Books we love at 2 years old.


I have never appreciated books so much since moving to Australia. No next day, free shipping here. Books are much more expensive, and difficult to come by. And our local library, while good, seems to missing many, many of the books on our seasonal lists. It’s meant that I am currently having to be a lote more intentional with our choices, and I am seriously missing the huge choices that were available to me in the UK.

At age just-turned-two, Eilish’s interest in books seems to have have grown two-fold. She now devours them almost hungrily, will spend ages flipping through a well-loved favourite and reciting words she knows, and will sit through longer and longer periods completely engrossed. It is a complete delight, and books are turning out to be the thing our days revolve around more than ever.

Our mornings often start with a few books in bed after a long breastfeed, before we turf ourselves out to sit down at the breakfast table and do much of the same. As we are starting The Little Oak Learning’s Spring Rhythm next week, I am really looking forward to having a thematic base from which to leap into, and will be accompanying our rhythm with books on each fortnightly theme. Quiet moments before nap times are filled with written word, audiobooks are becoming much-loved in this house, and we often counter our busy mornings with slow afternoons with books on our laps and cups of tea on the side.

I thought that I would share some of our current favourites at age two, both bought from shops and borrowed from the library, to hopefully inspire those of you looking for a new read.


Books about nature:

A First Book of Nature is still being loved on in this house, and it’s used nearly every morning time at breakfast. It’s the perfect seasonal book in my opinion, and still pretty appropriate for the southern hemisphere too.

While we no longer have many of the birds nearby in The Little Book of Garden Bird Songs, it’s so gorgeous and Eilish loves to name each one.

Why do we need bees? is such a great in-depth look at bees for those who are older, and at this age we get so much enjoyment in peeking behind the flaps. I alter the language a little and shorten some of the sentences to make it a little simpler to understand for Eilish at the moment.

We love The Honeybee at the moment, such a brilliant nature story that goes through pretty much every aspect of honey-making. I love the rhyming scheme in it too.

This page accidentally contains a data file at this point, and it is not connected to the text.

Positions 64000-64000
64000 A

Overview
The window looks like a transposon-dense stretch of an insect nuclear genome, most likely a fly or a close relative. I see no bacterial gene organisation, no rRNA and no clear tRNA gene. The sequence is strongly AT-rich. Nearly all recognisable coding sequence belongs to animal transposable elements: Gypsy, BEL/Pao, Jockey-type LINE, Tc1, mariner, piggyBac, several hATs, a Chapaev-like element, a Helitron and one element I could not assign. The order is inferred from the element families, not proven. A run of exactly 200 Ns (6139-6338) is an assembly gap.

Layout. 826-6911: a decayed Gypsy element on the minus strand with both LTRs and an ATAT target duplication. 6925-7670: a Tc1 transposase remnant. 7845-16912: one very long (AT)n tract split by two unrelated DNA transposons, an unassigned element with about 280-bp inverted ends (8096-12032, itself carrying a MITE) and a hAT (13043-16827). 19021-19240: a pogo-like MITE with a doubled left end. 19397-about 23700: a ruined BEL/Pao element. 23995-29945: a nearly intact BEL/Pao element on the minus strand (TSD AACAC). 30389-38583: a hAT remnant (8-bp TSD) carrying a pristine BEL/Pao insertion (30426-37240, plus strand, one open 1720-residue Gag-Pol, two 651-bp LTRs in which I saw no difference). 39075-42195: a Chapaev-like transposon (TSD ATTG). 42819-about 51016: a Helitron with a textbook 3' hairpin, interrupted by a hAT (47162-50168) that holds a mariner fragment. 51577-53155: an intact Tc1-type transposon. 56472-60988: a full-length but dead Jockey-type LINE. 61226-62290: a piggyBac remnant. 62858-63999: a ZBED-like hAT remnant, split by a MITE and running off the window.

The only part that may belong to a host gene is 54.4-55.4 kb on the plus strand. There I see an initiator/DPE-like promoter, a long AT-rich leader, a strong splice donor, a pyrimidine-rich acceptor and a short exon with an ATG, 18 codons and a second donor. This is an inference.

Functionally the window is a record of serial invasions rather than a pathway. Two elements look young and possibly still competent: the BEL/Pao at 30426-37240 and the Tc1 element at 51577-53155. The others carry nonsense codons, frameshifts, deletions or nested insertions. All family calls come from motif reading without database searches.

Eilish got Sounds of Nature: World of Forests for her birthday, and it’s exactly the hit I hoped it would be. She adores the bird volume in the series, and we now spend a lot of time listening out for each animal. I can’t wait to use this as a jumping point into habitats. I’ve already pre-ordered the new ocean version coming out too.



A lot of these are the books that we read before bed; a mixture of fiction and some less fictional (not really sure what to call these type of books!).

We have just discovered Austrailian writer Davina Bell, and we have fast become big fans of her work. All the Ways to be Smart is so lovely and inclusive, and Under the Love Umbrella is one of my favourites to read as the last book before sleep.

Shh! We Have a Plan always has Eilish laughing, and she now loves to shout the words before I get to them!

If you want a book about diverse female friendships, I cannot praise The Girls enough. Four girls who go on to share lives in which they are very much independent, bold, and fearless in their own special ways.

Tales from the Gumnut Tree. Another Australian classic, this is our first book from May Gibbs and it’s just magical. I can tell Snugglepot and Cuddlepie are going to becoming firm friends.

We have been getting so much joy out of Last Stop on Market Street, the differences in language, the inclusion of races and different abilities, the subtle discussion of wealth and poverty. It’s a favourite.

Where the Wild Things Are. We always howl at the moon…

Our growing collection of Shirley Hughes’ Alfie is classic. Need I say more?


Non-fiction books:

Much of our books in this category lately have been focusing on diversity, as you can see. Growing our collection of books in this way has become even more important as Eilish is beginning to notice more and more around her.

Hats of Faith is pulled out regularly, again and again, and Eilish asks “what’s that?” of each religious headwear. It’s so gorgeously vibrant too!

Eilish can often be found flicking through Girls are Pretty… and ‘reading’ each page to herself. It breaks down the cliche of pretty little girls and has a lot of diverse girls smashing that stereotype.

I’m Australian Too challenges the concept of an immigrant, and talks about how we all belong. There’s also a less Australia-specific version called I’m an Immigrant Too.

Have you got any of these on your bookshelf? What have your children been enjoying?

If you liked this, then you may enjoy books for all year round.

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Abi SmissenComment